Here’s my map (click on it for a larger version):
There’s some places I’ve not heard of before that I’d like to go, and there’s some places that I knew baked their own bread, but I didn’t know how good they were at sourcing local ingredients. This website gives you a series of ‘ticks’ for most places next to each of their loaves of bread.
The Smokehouse near us looks like this (click on it for a larger version)…
For Christmas Eve dinner we like to eat a baked Camembert and nothing else. It is pure indulgence and feels very wicked, but it is a tradition of our own making and it feels like something special.
We bake the Camembert in its box – just take the lid off and pull open the paper. This time I scored the cheese with a cross, added a little drizzle of extra virgin olive oil and a garlic clove, sliced in half and wedged into the cut cheese.
After about 15-20 minutes it comes out as gooey liquid cheese encased in its rind – which is my favourite part of it. It goes a bit crispy but chewy at the same time.
Usually we just have a bowl of rustic bread, roughly cut into hunks to dip into the cheese. This year we also opened a jar of Real Ale chutney to go with it.
Although I can be a purist when it comes to dishes like this, refusing to dilute the taste of hot runny cheese and bread, I must admit a dab of chutney with it was delicious.
We ate it in front of a cosy log fire…
Does anyone else have Christmas traditions they’ve created for themselves?
Mr Rigg is home from work, we’ve got the Christmas carol’s on, the Camembert is out of the fridge ready for tonight’s baked Camembert cheese fondue, and I am feeling tremendously Christmassy.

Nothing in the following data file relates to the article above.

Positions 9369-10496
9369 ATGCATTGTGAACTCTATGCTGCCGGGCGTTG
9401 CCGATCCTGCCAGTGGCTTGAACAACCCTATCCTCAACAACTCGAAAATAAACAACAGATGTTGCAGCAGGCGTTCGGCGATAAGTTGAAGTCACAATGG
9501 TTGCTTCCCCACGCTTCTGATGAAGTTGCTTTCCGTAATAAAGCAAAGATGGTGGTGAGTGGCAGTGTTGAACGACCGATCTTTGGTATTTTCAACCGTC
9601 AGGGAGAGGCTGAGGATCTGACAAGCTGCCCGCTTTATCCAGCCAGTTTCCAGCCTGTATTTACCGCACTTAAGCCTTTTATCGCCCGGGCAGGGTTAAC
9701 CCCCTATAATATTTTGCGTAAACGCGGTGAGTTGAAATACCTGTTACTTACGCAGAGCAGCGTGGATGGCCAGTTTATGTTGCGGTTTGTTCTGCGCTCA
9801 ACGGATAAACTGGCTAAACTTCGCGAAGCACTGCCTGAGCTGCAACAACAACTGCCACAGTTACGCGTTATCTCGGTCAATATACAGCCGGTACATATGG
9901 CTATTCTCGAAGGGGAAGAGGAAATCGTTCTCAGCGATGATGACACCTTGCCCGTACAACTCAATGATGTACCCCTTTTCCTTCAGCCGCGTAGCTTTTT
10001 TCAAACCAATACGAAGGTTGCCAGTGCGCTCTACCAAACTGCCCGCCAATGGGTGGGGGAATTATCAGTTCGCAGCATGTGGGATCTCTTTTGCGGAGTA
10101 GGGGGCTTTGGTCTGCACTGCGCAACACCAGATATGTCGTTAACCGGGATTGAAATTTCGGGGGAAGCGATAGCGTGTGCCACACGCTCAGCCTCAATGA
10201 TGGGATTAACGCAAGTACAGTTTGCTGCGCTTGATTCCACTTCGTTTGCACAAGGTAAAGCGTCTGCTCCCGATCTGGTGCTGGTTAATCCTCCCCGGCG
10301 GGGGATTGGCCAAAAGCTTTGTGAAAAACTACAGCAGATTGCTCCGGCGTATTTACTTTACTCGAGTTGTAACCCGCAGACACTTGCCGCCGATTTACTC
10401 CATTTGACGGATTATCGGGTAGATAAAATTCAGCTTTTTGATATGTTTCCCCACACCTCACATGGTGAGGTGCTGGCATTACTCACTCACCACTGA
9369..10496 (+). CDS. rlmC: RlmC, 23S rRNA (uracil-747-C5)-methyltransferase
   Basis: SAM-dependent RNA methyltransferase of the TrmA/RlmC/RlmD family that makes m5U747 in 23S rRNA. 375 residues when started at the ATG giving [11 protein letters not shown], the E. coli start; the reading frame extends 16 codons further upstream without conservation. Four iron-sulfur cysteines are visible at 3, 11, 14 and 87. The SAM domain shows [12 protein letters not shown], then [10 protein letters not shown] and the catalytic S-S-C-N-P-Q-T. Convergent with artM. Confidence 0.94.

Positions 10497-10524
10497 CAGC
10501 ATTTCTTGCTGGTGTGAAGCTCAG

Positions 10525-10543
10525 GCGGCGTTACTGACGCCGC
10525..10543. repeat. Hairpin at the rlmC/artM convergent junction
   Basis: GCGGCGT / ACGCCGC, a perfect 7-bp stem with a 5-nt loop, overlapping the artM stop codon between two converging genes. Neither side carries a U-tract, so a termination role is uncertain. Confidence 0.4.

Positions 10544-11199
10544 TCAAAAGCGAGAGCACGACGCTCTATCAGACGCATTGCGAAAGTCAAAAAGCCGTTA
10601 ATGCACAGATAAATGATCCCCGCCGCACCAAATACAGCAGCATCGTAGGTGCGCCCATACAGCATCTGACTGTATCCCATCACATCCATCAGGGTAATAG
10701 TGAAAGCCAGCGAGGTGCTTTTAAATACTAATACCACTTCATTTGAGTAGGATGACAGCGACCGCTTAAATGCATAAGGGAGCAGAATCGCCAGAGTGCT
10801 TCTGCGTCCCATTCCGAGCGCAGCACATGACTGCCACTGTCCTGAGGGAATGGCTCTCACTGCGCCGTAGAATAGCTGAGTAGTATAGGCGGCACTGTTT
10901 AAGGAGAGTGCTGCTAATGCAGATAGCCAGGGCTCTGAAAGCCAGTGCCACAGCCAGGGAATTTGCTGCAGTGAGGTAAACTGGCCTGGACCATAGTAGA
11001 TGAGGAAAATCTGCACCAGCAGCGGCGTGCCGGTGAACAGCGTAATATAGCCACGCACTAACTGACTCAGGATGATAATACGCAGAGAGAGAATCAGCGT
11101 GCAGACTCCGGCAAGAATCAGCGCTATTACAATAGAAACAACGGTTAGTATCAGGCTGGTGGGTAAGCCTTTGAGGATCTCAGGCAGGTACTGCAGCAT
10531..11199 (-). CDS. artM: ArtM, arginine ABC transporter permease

Our night before Christmas involves eating a lot of gooey cheese with chunks of sourdough bread and going to midnight mass at our favourite little village church in Dunham Massey. And we have snow.
Wishing everyone a very happy night before Christmas!
Image: Pretty Little Green Things
What to eat for lunch when the fridge is almost bare? My solution is homemade hummous and toasted pitta bread – all which can be made from what’s in my cupboards and freezer.
My homemade hummous is inspired by some my friend Jane made – it’s a simple matter of whizzing together a tin of chickpeas and olive oil, with lemon juice, garlic, cumin, and salt and pepper to taste.
Today I’ve used 1 medium garlic clove, juice of about 1 small lemon (I find getting the amount of lemon juice right is what makes or breaks this hummous), and about a teaspoon of ground cumin.
Today I’m eating my hummous with toasted pitta breads from the freezer. Pitta breads freeze fantastically and I always try to have a packet in the freezer ready to toast whenever I’m out of fresh bread.
They can be easily popped in a toaster or if, like me, you are toaster-less, simply bung them under a hot grill for a couple of minutes on each side. Beware of hot steam escaping from the pittas once toasted!
Here’s me eating my lunch in my not-so-romantic working space…
I am behind on sharing the good meals that we’ve been eating this week – mainly thanks to an inspiration visit to Bath Farmer’s Market last weekend.